Pre-approval

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In lending, pre-approval has two meanings:

The first is that a lender, via public or proprietary information, feels that a potential borrower is completely credit worthy enough for a certain credit product, and approaches the potential customer with a guarantee that should they want that product, they would be guaranteed to get it. This rarely happens in the financial services industry, and when it does happen, it is usually loaded with fine print that is not immediately disclosed. Usually, what happens is pre-qualification, instead.

Although, to a typical consumer, "you're pre-approved" means "you already passed the approval process and therefore are guaranteed to be immediately granted the loan if you apply," the literal meaning is different. The literal meaning is "at a stage before approval." Thus, pre-approved creates no obligation whatsoever on the lender and no rights whatsoever to the potential borrower. "Pre-approved" is thus a popular advertising catch phrase to induce people to apply for a loan.

The second meaning relates to mortgage lending. People interested in buying a house can often approach a lender, who will check their credit history and verify their income, and then can provide assurances they would be able to get a loan up to a certain amount. This pre approval can then help a buyer find a home that is within their loan amount range. Buyers can ask for a letter of pre approval from the lender, and when shopping for a home can have possibly an advantage over others because they can show the seller that they are more likely to be able to buy the house. Often real estate agents prefer to work with a buyer who has a pre approval as it demonstrates that they are well-qualified to receive financing and are serious about buying a home. A pre approval is based on the documentation the borrower supplies at the time of application, and any actual eligibility to receive the pre approved loan depends on the terms and conditions of the pre approval and ability to secure the loan before the pre approval expires.[1]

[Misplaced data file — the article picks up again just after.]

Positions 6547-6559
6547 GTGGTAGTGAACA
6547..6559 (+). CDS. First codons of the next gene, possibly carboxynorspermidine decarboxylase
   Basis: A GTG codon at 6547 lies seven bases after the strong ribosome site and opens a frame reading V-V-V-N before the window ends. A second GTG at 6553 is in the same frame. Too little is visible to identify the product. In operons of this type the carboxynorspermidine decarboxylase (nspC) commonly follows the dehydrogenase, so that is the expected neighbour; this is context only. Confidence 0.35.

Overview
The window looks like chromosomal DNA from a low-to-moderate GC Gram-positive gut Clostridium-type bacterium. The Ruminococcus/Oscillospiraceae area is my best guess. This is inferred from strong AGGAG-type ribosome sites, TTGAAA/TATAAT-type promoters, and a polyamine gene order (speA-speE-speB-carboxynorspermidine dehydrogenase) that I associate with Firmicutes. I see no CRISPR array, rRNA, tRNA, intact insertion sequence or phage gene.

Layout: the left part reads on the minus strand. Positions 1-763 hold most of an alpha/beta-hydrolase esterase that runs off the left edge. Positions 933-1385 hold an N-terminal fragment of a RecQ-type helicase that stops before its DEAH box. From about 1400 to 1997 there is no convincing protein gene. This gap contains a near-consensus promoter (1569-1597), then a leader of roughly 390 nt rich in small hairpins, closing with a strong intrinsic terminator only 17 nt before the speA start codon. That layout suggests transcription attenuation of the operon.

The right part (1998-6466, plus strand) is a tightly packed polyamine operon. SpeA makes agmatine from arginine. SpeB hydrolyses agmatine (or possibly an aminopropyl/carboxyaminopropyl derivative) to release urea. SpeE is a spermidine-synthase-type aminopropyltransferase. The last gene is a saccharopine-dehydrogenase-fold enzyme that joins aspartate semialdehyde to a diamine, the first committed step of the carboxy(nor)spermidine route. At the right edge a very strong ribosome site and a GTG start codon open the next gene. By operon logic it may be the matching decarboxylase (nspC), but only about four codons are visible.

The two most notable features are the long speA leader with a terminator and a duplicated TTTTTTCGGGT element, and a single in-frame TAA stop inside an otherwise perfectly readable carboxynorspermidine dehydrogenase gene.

References[edit]

  1. ^ "What does it mean to be preapproved for a mortgage loan?". Ask CFPB. Consumer Financial Protection Bureau. updated July 26, 2012. Retrieved December 06, 2012. 

See also[edit]